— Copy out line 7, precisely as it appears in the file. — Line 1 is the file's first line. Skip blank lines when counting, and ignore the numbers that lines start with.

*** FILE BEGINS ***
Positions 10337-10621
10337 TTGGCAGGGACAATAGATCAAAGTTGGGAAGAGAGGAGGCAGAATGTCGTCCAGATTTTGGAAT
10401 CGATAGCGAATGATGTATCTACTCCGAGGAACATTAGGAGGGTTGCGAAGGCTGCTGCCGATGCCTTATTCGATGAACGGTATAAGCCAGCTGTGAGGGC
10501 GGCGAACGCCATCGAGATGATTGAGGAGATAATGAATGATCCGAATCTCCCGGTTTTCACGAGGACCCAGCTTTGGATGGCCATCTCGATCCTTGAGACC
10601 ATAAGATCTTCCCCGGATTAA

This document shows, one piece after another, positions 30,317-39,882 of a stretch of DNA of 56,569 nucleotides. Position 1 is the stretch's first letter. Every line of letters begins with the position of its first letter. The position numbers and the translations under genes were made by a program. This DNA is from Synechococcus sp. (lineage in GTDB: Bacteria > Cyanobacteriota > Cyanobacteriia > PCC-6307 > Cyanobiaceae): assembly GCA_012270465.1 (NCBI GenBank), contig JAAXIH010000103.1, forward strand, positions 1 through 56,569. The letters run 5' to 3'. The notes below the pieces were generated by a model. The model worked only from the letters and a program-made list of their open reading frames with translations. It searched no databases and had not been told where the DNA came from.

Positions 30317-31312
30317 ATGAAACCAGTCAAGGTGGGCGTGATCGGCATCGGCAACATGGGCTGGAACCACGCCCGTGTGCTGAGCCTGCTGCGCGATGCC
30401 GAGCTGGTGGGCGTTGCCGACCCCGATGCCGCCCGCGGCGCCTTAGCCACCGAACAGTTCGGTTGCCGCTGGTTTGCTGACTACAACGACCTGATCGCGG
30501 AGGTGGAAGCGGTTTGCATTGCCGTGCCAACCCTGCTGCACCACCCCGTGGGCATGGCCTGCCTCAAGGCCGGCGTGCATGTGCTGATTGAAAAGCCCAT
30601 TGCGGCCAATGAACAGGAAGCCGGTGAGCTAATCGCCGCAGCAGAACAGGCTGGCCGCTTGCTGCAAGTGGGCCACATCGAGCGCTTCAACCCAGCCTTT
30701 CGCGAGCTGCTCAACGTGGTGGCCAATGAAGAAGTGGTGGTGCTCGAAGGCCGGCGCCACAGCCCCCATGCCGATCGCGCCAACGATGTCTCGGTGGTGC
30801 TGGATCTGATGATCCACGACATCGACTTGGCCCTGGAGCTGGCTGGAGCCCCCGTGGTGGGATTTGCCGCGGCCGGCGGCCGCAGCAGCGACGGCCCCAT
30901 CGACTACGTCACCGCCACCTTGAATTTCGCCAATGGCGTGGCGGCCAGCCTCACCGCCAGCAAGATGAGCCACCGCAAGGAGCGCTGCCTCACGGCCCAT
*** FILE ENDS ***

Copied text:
Positions 30317-31312